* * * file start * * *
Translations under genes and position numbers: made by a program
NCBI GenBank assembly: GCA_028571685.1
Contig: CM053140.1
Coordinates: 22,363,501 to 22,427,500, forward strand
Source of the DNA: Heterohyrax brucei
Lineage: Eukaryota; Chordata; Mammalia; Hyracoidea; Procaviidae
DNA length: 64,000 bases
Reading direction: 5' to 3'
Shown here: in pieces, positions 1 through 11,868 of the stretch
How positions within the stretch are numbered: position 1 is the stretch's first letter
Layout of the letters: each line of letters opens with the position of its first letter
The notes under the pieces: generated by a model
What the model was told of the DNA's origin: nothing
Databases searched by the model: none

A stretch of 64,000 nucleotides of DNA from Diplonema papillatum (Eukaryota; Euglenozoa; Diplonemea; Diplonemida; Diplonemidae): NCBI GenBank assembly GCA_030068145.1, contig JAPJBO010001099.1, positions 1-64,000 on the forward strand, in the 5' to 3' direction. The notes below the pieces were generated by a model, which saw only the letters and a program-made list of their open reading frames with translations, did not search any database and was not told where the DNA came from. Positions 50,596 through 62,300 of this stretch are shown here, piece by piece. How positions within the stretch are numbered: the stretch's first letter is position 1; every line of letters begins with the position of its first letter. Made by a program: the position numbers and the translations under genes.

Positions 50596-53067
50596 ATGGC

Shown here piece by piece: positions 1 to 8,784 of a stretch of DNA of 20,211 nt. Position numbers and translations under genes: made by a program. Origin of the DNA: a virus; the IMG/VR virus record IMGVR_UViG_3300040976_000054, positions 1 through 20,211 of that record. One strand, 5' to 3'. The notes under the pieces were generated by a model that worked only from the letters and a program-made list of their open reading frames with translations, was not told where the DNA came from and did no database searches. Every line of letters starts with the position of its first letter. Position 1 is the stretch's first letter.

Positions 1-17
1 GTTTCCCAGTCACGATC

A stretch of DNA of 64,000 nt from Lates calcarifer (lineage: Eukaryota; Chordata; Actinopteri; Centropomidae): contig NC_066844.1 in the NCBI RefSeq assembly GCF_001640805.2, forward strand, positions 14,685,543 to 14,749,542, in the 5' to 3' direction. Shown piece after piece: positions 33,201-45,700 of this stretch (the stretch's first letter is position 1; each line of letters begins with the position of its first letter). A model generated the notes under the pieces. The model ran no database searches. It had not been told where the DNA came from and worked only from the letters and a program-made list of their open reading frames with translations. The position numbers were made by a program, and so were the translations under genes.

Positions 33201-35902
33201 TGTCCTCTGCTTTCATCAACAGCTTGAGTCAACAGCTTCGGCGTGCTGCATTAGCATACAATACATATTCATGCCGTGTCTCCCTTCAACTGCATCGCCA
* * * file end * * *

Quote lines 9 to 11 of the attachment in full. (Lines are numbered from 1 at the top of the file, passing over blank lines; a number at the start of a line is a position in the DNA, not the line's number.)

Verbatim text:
Shown here: in pieces, positions 1 through 11,868 of the stretch
How positions within the stretch are numbered: position 1 is the stretch's first letter
Layout of the letters: each line of letters opens with the position of its first letter